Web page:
Tuesday, April 16, 2019

Remembering Freedomland U.S.A.

Remembering Freedomland U.S.A.
Written by Mike Virgintino

My parents were raised in the South Bronx. When my father returned from World War II, they married and purchased a new brick row house for $16,000 on a quiet side street in the northeast section of the borough.

I came along a few years later. Then, Freedomland U.S.A., an American history theme park, appeared on marshland in the nearby valley. My summers at Freedomland captured my imagination and nurtured my love for history. My passion about our past has grown stronger with each passing year since Freedomland closed its gates.

The Santa Fe Railroad Station at Freedomland U.S.A.
For the last 40-plus years, I have been a journalist, public relations executive and historian, writing and speaking about many different topics. During all this time, though, I never forgot about that wonderful place where it all began for me.

About 10 years ago, I realized that I needed to “return” to Freedomland. With the arrival of social media, I created a popular memory page on Facebook that has expanded to Twitter and Instagram. Now, in a new book, I am able to document the full story of that beloved theme park and to tell all who were there, and the many others who wish they had experienced it, about its proper place in American theme park history.

The following is an excerpt from Freedomland U.S.A.: The Definitive History (Theme Park Press). It lasted only five seasons (1960-1964), but Freedomland still is recalled fondly by the baby boomers who enjoyed its historical magic.

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Anyone seeking a carnival atmosphere enjoyed Brooklyn’s Coney Island and Rockaways’ Playland in Queens. Some people traveled to Palisades Amusement Park along the Hudson River in New Jersey, or Rye Playland, which continues to operate today in Westchester County. Small neighborhood amusement areas could be found throughout the five boroughs of the city, in Westchester, and along Long Island.

Freedomland U.S.A. was different than the conventional amusement parks. It was a theme park that featured the story of America through attractions that included Fort Cavalry, the Chicago Fire, the Civil War, and the Northwest Fur Trapper ride. It even embraced the present and future of space flight.

The Chicago Fire House at Freedomland U.S.A. The park used an actual mid-1800s fire fighting water pump.
The research and design team that created and constructed Freedomland consisted of about 200 leading artists and architects. Many were former Disney employees. Others were veterans of the film industry.

The Bronx location for the theme park was a 205-acre site at the southern part of about 400 acres of marshland. The park and its attractions would be located on 85 acres, with the remaining 120 acres reserved for maintenance and parking.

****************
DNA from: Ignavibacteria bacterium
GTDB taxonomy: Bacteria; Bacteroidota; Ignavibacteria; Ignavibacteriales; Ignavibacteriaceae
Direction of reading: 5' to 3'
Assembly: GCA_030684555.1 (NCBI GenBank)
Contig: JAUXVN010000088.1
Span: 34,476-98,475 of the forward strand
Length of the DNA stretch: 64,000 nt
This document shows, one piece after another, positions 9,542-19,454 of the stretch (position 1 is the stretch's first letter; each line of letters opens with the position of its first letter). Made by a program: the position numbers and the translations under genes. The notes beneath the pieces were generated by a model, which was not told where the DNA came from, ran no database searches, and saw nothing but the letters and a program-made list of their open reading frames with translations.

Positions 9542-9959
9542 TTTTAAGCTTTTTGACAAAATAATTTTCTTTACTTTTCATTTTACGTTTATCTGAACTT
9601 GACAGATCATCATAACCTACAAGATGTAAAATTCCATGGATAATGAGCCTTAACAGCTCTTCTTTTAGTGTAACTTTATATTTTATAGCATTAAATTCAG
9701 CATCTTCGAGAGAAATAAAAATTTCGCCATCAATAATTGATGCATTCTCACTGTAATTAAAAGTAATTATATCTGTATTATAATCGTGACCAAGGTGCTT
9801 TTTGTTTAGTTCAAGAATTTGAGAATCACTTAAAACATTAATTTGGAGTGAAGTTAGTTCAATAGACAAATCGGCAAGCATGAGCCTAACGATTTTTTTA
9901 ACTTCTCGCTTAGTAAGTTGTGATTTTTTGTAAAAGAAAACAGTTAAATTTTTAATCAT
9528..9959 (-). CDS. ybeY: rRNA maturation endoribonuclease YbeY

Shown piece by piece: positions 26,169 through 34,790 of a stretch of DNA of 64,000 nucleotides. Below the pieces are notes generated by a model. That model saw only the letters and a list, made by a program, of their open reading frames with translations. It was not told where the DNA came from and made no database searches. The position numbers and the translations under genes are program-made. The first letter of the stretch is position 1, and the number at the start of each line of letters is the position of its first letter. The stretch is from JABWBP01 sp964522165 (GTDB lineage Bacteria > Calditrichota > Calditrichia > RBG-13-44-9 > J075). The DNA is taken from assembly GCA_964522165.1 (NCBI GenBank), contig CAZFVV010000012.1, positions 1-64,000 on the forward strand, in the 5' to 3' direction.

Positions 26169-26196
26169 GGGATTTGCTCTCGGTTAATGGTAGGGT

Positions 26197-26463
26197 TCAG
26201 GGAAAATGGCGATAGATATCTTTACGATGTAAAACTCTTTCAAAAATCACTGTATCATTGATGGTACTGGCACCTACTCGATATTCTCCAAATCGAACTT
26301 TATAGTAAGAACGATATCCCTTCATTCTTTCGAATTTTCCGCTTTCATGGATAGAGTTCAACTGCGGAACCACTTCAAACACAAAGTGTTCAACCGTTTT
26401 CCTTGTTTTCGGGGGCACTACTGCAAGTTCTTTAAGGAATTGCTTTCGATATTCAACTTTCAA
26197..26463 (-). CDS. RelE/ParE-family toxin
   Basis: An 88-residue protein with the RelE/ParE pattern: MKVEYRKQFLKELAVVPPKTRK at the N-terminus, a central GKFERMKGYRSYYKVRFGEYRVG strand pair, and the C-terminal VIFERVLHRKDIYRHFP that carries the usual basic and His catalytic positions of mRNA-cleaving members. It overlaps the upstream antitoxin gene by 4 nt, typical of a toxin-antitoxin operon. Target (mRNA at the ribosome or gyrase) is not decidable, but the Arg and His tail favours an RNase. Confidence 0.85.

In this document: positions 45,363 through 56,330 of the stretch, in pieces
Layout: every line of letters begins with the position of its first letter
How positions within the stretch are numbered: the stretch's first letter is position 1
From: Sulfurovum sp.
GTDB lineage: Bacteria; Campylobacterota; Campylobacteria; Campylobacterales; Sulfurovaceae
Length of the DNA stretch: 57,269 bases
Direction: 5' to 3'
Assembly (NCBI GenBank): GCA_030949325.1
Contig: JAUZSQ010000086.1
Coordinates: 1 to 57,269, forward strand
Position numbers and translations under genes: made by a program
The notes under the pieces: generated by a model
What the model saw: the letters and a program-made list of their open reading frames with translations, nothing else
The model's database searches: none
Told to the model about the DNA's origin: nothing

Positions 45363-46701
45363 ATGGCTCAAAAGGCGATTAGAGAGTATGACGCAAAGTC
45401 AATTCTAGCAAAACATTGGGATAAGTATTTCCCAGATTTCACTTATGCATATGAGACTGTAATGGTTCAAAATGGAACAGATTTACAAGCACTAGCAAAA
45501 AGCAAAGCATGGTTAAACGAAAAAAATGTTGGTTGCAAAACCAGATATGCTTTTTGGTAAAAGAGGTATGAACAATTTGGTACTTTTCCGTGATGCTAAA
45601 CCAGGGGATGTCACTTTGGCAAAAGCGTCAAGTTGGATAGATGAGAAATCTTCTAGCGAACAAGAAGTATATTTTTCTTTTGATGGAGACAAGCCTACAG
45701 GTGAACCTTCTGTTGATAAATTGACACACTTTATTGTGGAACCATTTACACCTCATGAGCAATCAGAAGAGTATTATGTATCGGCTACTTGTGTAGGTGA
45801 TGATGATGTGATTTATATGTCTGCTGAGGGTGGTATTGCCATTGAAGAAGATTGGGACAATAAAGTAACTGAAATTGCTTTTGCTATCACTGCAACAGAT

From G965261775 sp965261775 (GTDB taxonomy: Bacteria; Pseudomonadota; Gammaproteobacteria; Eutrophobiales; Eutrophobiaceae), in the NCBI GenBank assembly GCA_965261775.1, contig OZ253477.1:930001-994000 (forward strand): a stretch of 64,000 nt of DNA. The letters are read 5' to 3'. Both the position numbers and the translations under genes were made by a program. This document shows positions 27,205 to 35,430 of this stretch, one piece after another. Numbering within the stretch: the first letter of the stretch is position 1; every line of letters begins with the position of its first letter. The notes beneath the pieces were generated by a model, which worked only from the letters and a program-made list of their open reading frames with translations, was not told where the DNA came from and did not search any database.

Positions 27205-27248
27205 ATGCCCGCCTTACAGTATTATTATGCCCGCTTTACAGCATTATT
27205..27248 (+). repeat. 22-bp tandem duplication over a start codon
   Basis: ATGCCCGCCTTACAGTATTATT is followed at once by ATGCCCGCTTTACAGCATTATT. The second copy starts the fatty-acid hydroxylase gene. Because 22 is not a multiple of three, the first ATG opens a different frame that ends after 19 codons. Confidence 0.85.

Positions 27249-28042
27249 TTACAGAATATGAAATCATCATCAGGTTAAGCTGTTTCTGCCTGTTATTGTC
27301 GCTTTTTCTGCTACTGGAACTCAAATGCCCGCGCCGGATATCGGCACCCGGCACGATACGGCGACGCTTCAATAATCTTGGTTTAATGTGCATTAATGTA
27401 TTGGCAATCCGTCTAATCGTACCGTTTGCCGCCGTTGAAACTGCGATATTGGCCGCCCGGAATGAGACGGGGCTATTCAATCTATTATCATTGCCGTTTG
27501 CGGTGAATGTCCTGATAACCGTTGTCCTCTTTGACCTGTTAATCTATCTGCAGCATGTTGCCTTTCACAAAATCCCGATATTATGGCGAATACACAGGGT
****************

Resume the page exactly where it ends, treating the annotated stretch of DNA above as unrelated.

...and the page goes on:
Freedomland’s grand opening had been scheduled for June 1, 1960. It then was rescheduled for a month later to ensure that the park would be ready for the anticipated crowds. Due to the growing excitement generated by aggressive advertising, marketing, and the on-air promotion by the city’s popular music radio stations, the official opening date again changed to June, specifically to Father’s Day on Sunday, June 19.

Mommy & Daddy, take my hand
Take me out to Freedomland.
$2.95 is all you pay
At Freedomland today!

You’ll see the great Chicago Fire
Look out the flames are getting higher.
Battlefields and shady parks
You’re right there on the spot.

—    Freedomland Jingle

About the Book
Freedomland U.S.A.: The Definitive History is a new book that documents the entire story from conception to bankruptcy of one of the most innovative and beloved theme parks in America. The park was conceived and built by C.V. Wood. Known to many as Woody, he was Disneyland’s first employee and he brought Walt Disney’s imagination to life by leading the team that built Walt’s park. He then created Marco Engineering to build theme parks and other venues across the country. Located in New York City, Freedomland U.S.A. was celebrated as the “Disneyland of the East.” While it survived only five seasons (1960-1964), to this day the park generates fond memories among baby boomers who enjoyed its American history-themed attractions. The 300+ page tale includes first-time interviews with park employees and never before published photographs.


About the Author
Michael R. Virgintino is a marketing communications executive who has directed corporate, nonprofit and product branding initiatives that rely on public relations, public affairs, corporate social responsibility, community relations and related strategies. He also is an historian who writes on diverse topics and provides communication services to historical sites and organizations.


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